Saudi Arabia jumps 72 global positions in key World Bank logistics ranking

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Updated 20 December 2019

Saudi Arabia jumps 72 global positions in key World Bank logistics ranking

  • The Kingdom jumped 72 global positions in “Trading Across Borders” measure
  • It is an indicator which compares the time and cost of exporting and importing goods

LONDON: Saudi Arabia has been ranked as the world’s top ease of doing business improver by the World Bank Group’s Doing Business 2020 report.

The Kingdom jumped 72 global positions in “Trading Across Borders” measure — an indicator which compares the time and cost of exporting and importing goods.
The reforms included reducing customs clearance from seven to ten days to 24 hours, the reduction of the manual inspection rate at customs from 89 percent to 48 percent, and the reduction of the number of documents required to import from 12 to 2 and to export from 8 to 2.
“The recognition of Saudi Arabia’s progress by the World Bank confirms our sustained efforts to drive efficiency and competitiveness in the country’s logistics sector,” said Saleh bin Nasser Al-Jasser, transport minister and Saudi Logistics Hub chairman. "The Saudi Logistics Hub is now inviting foreign investors and business partners to join our ambitious journey to consolidate Saudi Arabia’s status as a leading logistics hub.”

Earlier this year, the Saudi Logistics Hub unveiled a $35 billion spending plan to transform the Kingdom into a global logistics center.
The Saudi Logistics Hub is currently on a two-month global roadshow, with a final stop in Germany in January 2020, which aims to promote investment opportunities in Saudi Arabia’s logistics industry. It also took in the UAE, Jordan, Egypt, China, Japan, Singapore, India, and Germany.
Saudi Arabia has invested more than $100 billion into transport and logistics infrastructure over the last decade which aims to capitalize on the 12 percent of global maritime trade that passes through the Red Sea.
The Saudi Logistics Hub is a government initiative formed by transport and logistics groups in Saudi Arabia with a mandate to support growth in the sector.

 


Coronavirus could hurt Dubai’s tourism, raises Oman risks: S&P

Updated 17 February 2020

Coronavirus could hurt Dubai’s tourism, raises Oman risks: S&P

  • ‘Virus-related travel restrictions, if not lifted as we expect, could weigh on the GCC’s hospitality industry, but more so in Dubai’
  • Oman’s economic downside risks were higher this year because of weaker oil demand and its exposure to China

DUBAI: Dubai’s hospitality industry faces the biggest risk in the Gulf region from travel restrictions triggered by the coronavirus outbreak, analysts at ratings agency S&P Global said on Monday.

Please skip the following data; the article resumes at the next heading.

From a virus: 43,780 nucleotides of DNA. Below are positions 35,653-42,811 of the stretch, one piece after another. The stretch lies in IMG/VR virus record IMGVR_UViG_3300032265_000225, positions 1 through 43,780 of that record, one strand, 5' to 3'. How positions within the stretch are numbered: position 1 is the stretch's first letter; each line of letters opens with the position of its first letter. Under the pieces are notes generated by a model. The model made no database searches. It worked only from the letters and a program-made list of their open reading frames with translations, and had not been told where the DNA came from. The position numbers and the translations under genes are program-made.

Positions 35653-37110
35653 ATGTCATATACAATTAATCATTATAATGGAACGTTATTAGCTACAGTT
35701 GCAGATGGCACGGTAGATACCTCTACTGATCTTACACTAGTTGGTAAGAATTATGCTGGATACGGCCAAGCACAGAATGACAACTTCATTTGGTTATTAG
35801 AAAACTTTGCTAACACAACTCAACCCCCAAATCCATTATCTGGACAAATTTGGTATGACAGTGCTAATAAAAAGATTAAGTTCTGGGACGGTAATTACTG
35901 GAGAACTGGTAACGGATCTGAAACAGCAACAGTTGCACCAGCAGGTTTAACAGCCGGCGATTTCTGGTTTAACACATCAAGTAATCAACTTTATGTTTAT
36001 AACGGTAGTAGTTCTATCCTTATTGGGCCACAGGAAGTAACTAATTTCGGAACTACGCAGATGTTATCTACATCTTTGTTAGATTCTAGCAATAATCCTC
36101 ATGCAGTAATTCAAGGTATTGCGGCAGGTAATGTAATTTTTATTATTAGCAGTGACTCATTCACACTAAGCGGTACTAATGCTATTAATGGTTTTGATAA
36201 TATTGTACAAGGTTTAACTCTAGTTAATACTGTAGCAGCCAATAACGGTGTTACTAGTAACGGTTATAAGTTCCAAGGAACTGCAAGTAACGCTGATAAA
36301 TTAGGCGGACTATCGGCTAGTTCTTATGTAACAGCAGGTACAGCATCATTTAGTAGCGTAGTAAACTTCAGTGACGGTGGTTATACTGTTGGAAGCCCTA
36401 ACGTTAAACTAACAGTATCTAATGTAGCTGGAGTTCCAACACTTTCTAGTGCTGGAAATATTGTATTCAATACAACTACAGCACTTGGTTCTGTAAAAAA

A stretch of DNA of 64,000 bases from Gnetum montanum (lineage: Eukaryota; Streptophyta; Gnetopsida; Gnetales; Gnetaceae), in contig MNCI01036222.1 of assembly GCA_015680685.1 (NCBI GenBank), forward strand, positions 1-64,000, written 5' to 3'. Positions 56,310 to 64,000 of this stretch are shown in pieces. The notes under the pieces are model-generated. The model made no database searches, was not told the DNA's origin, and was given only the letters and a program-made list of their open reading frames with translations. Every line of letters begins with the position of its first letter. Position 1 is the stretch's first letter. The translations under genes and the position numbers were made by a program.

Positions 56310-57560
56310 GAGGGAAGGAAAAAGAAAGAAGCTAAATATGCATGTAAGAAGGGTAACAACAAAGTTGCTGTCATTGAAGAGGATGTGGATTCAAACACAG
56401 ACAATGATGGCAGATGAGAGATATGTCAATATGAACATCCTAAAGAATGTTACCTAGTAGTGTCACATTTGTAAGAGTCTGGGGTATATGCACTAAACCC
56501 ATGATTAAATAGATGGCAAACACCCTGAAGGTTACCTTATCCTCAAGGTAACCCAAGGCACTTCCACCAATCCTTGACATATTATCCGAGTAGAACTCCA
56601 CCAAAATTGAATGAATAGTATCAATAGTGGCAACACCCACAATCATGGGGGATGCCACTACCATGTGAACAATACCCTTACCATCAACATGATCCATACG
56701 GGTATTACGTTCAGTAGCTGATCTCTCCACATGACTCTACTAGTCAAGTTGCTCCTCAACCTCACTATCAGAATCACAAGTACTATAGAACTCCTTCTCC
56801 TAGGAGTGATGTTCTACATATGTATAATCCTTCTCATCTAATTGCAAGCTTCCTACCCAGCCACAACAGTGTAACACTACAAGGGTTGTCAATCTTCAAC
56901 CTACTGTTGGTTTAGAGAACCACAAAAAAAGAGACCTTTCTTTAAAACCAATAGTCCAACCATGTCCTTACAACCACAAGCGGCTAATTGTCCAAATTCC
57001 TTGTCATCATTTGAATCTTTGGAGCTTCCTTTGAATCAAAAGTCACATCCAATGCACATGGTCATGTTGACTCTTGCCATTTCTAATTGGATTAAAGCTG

All members of the Gulf Cooperation Council (GCC) — Saudi Arabia, the United Arab Emirates (UAE), Bahrain, Qatar, Oman and Kuwait — stand to suffer from the travel restrictions, but the business hub of Dubai could see the biggest impact, they said.
“Virus-related travel restrictions, if not lifted as we expect, could weigh on the GCC’s hospitality industry, but more so in Dubai, which received almost 1 million visitors from China in 2019,” the agency said.
Mohamed Damak, senior director, S&P Middle East & Africa, financial institutions, said there will certainly be an impact on visitors to the region, investments and potentially commodity prices if the virus is not contained by March and travel restrictions are not lifted.
In such a scenario the number of visitors expected to attend Dubai Expo 2020 will also drop, S&P said. Dubai hopes to attract 11 million foreign visitors for the six-month event that begins in October.
The virus has already killed more than 1,700 people and infected more than 70,000 and is yet to show convincing signs of peaking, with more than 2,048 new cases reported on Monday.
There have been nine confirmed cases of people diagnosed with the new coronavirus in the UAE. Most of those infected have been Chinese nationals.
Bankers attending a trade finance event in Dubai on Monday said coronavirus had not yet impacted trade flows in the Gulf but that corporates were starting to assess contingency plans in case Chinese exports are limited further over the coming months.
One local banker said banks had started seeing delays in documentation management for goods shipped from China to the UAE.
S&P analyst Zahabia Gupta said Oman’s economic downside risks were higher this year because of weaker oil demand and its exposure to China.
About 45 percent of Omani exports, mostly oil, go to China, making it the most exposed of the Gulf Arab states to developments in that country, said S&P. It forecast economic growth for Oman this year of 2.2 percent, up from an estimated 0.9 percent in 2019.
Fiscal deficits in the region will rise next year because of expected higher spending, lower oil prices and weak growth, Gupta said.
This year S&P expects oil prices to be around $60 a barrel and next year $55 a barrel.